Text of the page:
A huge number of South Africans have applied for a 2d passport

More South Africans are using a secondary passport as they search for a likely ‘plan B’ outdoor of the country. Residence and citizenship making plans company Henley & Partners said it obtained a 125% growth in the number of inquiries within the second half of 2018 – compared to the equal length in 2017.

South Africans

“For many clients, education is a key element, with dad and mom wanting to provide their kids with the great education in the world,” the institution stated. “Others are not always looking to migrate; however, see a passport as a Plan B in case the political or financial future deteriorates.” Henley & Partners said that many rich locals additionally need greater mobility because the South African passport does not offer visa-free get right of entry to many nations. “Citizenship in a secure usa, whose passport provides visa-unfastened get right of entry to many nations, is an ideal solution,” it stated. “South African HNWI comprehend that twin citizenship or residency gives greater blessings and privileges for them and their households consisting of ease of travel, security for the future and enlargement of business and banking and so forth.”

Who is leaving, and where are they going?

Henley & Partners said that most of its clients are normally male (eighty-five %), even though they have visible growth in the number of women people use these packages over the previous few years. These applicants are generally barely older (forty-five-sixty-four years of age) and are based both in Gauteng (38%) or the Western Cape (37%). They are generally self-hired or employed by using an organization (forty-five), even as around 10% are non-economically active.

Henley & Partners stated that lots of those candidates are applying for European residency programs – specifically Portugal and Greece – and for citizenship programs from the Caribbean. In current months, South Africans have proven precise hobbies in the real property-based Portugal CBI program, Malta, Moldova, Greece, Australia, Grenada, and Cyprus. For your journey to be trouble-free, you’ll need to make sure your passport’s in-date and in good condition. You’ll also need to have the right visas and documentation for all the countries you plan to visit before you go. If you don’t have the right paperwork on arrival in a country, you won’t be let in!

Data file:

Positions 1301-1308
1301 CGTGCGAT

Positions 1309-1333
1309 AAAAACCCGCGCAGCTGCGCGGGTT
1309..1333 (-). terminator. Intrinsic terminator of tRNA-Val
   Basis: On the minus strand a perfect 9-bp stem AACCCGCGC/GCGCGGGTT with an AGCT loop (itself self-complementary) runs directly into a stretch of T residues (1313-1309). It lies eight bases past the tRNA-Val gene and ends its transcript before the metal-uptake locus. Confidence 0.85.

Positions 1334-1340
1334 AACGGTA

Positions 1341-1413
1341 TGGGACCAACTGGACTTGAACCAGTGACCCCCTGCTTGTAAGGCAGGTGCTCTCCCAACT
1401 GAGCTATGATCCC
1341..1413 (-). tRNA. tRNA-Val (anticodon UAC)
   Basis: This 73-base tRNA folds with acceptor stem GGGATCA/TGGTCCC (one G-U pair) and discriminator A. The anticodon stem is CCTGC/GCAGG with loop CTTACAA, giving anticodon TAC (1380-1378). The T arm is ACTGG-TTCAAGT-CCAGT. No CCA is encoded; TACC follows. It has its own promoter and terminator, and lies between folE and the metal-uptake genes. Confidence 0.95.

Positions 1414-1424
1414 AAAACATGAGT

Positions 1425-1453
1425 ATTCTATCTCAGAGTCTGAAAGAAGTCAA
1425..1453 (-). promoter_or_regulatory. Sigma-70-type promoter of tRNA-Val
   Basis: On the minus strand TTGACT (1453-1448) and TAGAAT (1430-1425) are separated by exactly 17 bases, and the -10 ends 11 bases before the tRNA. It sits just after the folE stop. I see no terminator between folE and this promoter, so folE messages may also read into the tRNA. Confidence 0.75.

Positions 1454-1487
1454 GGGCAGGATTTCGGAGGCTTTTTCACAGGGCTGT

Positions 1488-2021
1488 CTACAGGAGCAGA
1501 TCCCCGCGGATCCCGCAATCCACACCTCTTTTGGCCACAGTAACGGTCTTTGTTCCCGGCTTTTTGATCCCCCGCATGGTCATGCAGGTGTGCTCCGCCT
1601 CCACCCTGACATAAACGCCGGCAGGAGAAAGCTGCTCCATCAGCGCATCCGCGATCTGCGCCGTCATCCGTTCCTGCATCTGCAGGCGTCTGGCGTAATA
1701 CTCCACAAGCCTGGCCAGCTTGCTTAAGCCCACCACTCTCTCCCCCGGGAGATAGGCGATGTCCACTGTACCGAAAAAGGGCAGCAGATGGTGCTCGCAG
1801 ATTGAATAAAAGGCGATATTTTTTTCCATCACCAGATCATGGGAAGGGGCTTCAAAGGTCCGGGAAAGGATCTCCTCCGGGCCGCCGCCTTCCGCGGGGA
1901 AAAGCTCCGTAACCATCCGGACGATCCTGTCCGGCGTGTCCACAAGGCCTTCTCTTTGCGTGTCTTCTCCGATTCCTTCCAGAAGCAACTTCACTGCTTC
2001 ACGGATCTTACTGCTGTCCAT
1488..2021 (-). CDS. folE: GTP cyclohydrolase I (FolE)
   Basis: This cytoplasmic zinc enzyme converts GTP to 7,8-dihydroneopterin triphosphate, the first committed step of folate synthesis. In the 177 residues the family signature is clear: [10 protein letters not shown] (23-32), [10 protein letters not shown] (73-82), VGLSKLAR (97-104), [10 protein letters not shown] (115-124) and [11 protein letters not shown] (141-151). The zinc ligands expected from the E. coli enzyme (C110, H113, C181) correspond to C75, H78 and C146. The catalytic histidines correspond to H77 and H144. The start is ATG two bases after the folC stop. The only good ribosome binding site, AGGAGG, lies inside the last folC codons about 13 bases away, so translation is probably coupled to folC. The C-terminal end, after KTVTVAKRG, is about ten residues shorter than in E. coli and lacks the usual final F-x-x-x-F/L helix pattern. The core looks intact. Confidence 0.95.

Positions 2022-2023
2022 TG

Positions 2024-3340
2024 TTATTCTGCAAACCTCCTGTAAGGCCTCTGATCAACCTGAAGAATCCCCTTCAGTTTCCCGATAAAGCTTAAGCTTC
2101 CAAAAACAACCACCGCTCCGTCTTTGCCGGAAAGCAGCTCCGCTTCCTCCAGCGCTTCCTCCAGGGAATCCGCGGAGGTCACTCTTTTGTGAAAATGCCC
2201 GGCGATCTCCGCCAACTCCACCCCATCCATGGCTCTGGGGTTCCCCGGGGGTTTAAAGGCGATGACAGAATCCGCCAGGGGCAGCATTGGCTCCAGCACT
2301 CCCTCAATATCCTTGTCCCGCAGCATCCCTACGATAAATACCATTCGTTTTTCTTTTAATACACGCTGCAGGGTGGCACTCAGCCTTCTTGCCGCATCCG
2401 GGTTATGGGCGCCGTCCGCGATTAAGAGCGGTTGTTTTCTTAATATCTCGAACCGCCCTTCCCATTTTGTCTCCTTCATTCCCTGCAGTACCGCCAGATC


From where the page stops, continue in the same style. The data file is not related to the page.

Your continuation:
Here’s a checklist of things to check before you go:

  • First, check the expiry date on your passport before you travel. Your passport needs to be valid for at least six months from the date of your return. If you turn up at check-in with an out-of-date passport, you won’t be allowed to travel.
  • Check visa requirements with your travel agent or the relevant Consulate or Embassy of the country you plan to visit.
  • Make sure that the details of your next of kin at the back of the passport are up-to-date.
  • Apply for your passport in good time. Once you’ve applied, allow at least four weeks for it to be ready. To be on the safe side, do not make any.

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